○ Why do firehouses have Engine companies and Ladder companies?
○ What do gaffers, grips and best boys do?
○ North America cannot have 23 countries, can it?
○ What is this Minute of Angle thing that keeps popping up?
○ Who was the presumed Dr Livingston and why do we care?
○ What exactly is a Natural Born Citizen?
○ What is a Gregorian calendar and why do I care?

This series will tell you what you should know.

I more-or-less know what the Academy of Motion Picture Artists is, but don ’t ask me to explain it. That or the Knights Templar, Dow Jones, Scandinavia, the Masons, White Russians, Vatican City, color blindness, or fiat currency.

Some people learn something once and never forget it. Maybe they read a lot and it sinks in. We recognize them making easy conversation at cocktail parties, with insightful informed opinions on just about any topic that comes up. This series is for the rest of us so that we can join in the conversation too.

Oh, those halcyon days! I assume halcyon days are a good thing, but you won ’t catch me using it because I really have no idea which days are halcyon and which are not, nor do I trust myself to pronounce it correctly. Not that I can’t find out easily, it’s just that I never have.

Think outside the box, dear, it’s a Gordian Knot.

Of course it is.

Communism? Where I grew up this was a no-go zone, which is why I ’m pretty clueless when anyone mentions Marxism, Leninism, Marxism-Leninism, Stalinism or the like. I couldn’t even fake the similarities and differences, I just know they are “bad” (aren’t they?) Quiz: did Marx approve of Stalin, why or why not?

Occam’s Razor, surely that’s the answer.

Of course it is.

You might have wondered but never had time to check:

○ Does pre-Colombian art come from the country now known as Colombia?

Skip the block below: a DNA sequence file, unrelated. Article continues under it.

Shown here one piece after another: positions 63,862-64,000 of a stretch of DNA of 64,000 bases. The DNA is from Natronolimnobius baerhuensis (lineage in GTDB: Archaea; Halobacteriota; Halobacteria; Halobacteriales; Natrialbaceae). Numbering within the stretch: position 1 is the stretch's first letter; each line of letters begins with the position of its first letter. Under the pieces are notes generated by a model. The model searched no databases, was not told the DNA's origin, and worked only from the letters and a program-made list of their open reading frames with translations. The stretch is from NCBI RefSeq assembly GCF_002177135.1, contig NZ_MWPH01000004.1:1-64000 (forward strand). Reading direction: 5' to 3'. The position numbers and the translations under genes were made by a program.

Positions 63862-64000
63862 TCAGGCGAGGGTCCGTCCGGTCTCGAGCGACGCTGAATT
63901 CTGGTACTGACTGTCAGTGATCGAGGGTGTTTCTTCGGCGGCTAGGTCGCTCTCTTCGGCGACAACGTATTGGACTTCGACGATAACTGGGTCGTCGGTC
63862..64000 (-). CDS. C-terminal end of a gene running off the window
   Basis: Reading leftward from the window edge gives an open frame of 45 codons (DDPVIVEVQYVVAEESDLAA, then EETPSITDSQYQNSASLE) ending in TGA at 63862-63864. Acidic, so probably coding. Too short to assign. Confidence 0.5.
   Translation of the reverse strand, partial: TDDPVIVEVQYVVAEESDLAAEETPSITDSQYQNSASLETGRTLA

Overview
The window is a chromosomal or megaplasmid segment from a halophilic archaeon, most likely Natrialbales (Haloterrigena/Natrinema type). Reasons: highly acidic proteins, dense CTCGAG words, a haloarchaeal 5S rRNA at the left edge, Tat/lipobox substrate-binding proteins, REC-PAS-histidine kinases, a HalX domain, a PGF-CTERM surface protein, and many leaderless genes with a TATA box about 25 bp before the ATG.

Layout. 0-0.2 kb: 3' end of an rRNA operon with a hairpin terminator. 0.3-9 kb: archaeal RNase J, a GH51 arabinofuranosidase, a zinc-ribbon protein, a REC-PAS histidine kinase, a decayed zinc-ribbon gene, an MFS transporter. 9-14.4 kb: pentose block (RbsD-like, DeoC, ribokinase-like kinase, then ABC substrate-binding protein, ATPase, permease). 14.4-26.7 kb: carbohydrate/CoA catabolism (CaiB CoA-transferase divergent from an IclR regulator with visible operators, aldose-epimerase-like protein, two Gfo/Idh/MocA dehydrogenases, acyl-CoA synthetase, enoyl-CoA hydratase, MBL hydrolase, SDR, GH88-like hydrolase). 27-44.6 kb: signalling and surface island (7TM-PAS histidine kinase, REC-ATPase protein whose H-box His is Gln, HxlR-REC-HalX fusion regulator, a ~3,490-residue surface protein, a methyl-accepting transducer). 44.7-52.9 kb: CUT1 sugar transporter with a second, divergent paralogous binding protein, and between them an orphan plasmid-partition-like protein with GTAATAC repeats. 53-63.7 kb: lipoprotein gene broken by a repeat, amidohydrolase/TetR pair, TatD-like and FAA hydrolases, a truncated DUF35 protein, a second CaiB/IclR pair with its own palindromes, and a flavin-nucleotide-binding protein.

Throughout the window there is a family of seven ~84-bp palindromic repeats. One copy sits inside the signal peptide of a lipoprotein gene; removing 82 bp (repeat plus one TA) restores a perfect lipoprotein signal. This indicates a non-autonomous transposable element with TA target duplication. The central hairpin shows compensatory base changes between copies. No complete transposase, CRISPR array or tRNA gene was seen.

○ What does rubber have to do with Star Trek?
○ Why did the ERA fail, and what does it have to do with baseball?
○ I know what BC is, but why do I keep seeing BCE?
○ How far away is the horizon?
○ I grew up seeing the words pasteurized and homogenized every morning, and I still keep meaning to look them up…
○ Really, why did Constantinople get the works?


Speaking of rulings… John, I read your company finally got approval for the merger. Would you call that a Pyhrric victory?

Well, you know what they say…
(finishes drink)
Look at that. Another round? I’m buying!

This series tells you what you should know about about memes, Pi, The Louisiana Purchase, the Great American Novel, magnetic north, offsides in soccer, men on the moon, batting averages, microwaves, British vs. English, Pangaea, perfect pitch, the atomic clock, enclave vs. exclave, mc 2, shillings, florins, farthings, and more.

(playing air drums)
I just love syncopation, don’t you?

(nodding, lips pursed)

I know who Socrates was and I feel like I should know what the Socratic Method is, but, somehow, I don ’t.

What’s your poison — whiskey, scotch, bourbon, rye?

(nods knowingly)
Surprise me.

Thinks to self: aren’t they really all the same thing?

Quiz: What part of Holland are the Pennsylvania Dutch from? Or are they from the Netherlands?

Between you and me, and I’ll deny it if anyone asks, but what exactly is a hedge fund?

Dude, I thought it was just me!

And so on.

This is not a bluffer’s guide to appearing intelligent. However, if you find yourself in an intelligent conversation with informed people, this might keep you from appearing the opposite.